Mount the entire assembly to a 1 to 2 inch diameter pole (not included). The antenna should be mounted with the chrome tip pointing toward the sky (perpendicular to the ground). The white fiberglass portion of the antenna should be mounted above the roof line and unobstructed in all directions.
The SureCall Dual-band Omni-directional Long Antenna (SC-100-L) is compatible with the following networks:
Verizon
AT&T
Sprint
T Mobile

HDMI ARC

The Audio Return Channel in HDMI 1.4 enables a TV, via a single HDMI cable, to send audio data “upstream” to an A/V receiver or surround audio controller, increasing user flexibility and eliminating the need for any separate S/PDIF audio connection.

TVs have always been able to receive multi-channel audio through an HDMI connection, and this is still a typical use-case, with the TV positioned “downstream” from content sources and any connected audio equipment. However, if a user had a TV with a built-in tuner or DVD player, and wanted to send content “upstream” from the TV back to the audio system, a separate connection had to be installed, typically an S/PDIF cable.

An ARC-enabled TV can either send or receive audio via HDMI, upstream or downstream, depending on system set-up and user preferences.

LipSync functionality, introduced in HDMI 1.3, ensures that the audio stays matched to the video, automatically compensating for any processor delays whether the audio is traveling upstream or downstream.

 

ARC, uses a single HDMI connection to send audio from a TV to the sound bar or AV receiver.

In theory, ARC is supposed to let you have one connection between your TV and whatever you use to create sound: a receiver or a sound bar. You send video to the TV with an HDMI cable, and that same HDMI cable sends audio from the TV back down the same cable.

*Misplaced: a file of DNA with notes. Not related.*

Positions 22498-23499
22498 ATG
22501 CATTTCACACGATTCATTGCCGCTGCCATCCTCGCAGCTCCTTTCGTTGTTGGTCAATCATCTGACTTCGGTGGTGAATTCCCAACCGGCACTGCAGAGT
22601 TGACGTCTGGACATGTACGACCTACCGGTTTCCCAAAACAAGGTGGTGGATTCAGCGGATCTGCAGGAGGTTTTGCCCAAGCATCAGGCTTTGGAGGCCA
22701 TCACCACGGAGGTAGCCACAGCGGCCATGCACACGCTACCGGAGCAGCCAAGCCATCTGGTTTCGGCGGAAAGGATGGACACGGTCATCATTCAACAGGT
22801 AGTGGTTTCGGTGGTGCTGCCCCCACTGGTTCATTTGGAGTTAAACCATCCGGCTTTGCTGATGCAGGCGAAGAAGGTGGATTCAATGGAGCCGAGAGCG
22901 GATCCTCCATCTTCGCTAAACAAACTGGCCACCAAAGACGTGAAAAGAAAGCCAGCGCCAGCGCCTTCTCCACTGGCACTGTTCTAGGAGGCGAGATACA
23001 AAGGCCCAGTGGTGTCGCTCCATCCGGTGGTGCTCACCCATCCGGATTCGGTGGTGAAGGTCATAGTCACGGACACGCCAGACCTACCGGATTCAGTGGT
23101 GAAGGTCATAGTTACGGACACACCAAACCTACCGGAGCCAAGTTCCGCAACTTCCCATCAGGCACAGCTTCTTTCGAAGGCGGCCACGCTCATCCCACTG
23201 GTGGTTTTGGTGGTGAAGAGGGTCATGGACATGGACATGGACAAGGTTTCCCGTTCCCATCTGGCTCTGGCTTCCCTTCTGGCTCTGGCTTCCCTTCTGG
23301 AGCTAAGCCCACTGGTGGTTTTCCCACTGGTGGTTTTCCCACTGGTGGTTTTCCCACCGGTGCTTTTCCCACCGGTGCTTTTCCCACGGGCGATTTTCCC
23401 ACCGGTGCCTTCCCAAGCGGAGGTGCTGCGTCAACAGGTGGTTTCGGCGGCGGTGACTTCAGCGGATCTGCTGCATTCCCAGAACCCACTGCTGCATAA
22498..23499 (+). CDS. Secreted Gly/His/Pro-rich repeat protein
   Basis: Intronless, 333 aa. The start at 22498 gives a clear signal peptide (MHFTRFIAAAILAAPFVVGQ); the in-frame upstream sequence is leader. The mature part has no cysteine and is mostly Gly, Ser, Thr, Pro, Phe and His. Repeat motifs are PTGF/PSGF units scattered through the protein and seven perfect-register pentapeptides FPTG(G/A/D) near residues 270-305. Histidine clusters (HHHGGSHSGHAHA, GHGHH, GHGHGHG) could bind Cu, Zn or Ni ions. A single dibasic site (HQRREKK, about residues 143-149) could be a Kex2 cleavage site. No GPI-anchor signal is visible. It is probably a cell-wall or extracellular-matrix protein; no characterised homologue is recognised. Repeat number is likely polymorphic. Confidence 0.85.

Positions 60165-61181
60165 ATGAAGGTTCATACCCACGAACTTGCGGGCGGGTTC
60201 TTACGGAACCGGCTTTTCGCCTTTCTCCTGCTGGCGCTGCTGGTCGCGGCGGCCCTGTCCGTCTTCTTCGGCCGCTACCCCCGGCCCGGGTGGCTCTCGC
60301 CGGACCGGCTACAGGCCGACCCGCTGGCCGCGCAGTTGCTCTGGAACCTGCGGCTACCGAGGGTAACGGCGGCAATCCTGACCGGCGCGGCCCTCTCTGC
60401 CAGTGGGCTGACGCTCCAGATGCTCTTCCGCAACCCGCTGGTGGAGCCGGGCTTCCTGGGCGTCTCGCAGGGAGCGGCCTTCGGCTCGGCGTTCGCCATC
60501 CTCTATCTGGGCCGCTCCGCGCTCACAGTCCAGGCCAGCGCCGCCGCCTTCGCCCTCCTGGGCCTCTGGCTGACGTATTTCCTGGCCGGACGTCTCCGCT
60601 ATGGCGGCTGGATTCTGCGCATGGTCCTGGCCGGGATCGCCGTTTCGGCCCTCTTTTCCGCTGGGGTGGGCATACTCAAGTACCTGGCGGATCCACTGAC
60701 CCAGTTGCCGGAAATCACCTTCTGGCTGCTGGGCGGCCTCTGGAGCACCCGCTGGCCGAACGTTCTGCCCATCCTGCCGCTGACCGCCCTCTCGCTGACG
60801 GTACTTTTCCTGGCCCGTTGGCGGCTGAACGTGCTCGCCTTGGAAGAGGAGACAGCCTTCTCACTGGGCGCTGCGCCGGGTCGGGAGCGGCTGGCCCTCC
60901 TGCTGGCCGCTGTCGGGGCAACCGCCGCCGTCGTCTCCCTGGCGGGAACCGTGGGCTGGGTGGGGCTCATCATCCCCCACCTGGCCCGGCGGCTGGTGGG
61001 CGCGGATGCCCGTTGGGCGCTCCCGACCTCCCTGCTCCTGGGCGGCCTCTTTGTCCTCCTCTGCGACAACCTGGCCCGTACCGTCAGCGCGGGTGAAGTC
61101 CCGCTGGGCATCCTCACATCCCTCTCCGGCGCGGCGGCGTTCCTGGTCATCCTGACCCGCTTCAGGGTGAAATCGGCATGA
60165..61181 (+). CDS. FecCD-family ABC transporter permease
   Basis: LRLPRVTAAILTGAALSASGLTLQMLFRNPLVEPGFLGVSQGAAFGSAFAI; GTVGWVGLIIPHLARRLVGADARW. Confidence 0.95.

This is great for smart TVs, where the TV itself is creating the audio (via apps like Netflix and Pandora). Instead of suffering through a TV’s terrible speakers, the audio gets sent to the receiver/sound bar for a massive improvement in sound quality.

Another way this is great is if you have multiple sources (Blu-ray, cable box, Roku), but only one input on your sound bar. With ARC, you can connect everything to the TV, and the TV will send audio down an HDMI cable to the sound bar. No extra cables needed (i.e. an optical cable).

Audio Return Channel is convenient and can simplify your setup. However, it might also mean you don’t get surround sound, and it definitely means you won’t get the high-resolution audio formats from Blu-ray.

So for the best sound quality, it’s still recommended to use individual HDMI cables to link to a sound bar or receiver when you can.

To check ARC functionality, one can:

  • Look for devices that feature Audio Return Channel functionality.
  • All HDMI cables will support Audio Return Channel functionality when connected to Audio Return Channel-enabled devices. You can use your existing HDMI cables or choose a different cable type.
  • Connect your devices through Audio Return Channel-enabled HDMI ports. HDMI Licensing has strongly recommended that Adopters label all Audio Return Channel-compliant HDMI ports with the letters “ARC” for easy identification, but does not require manufacturers to do so. Please check with your manufacturer to determine which HDMI ports (if any) will support Audio Return Channel functionality.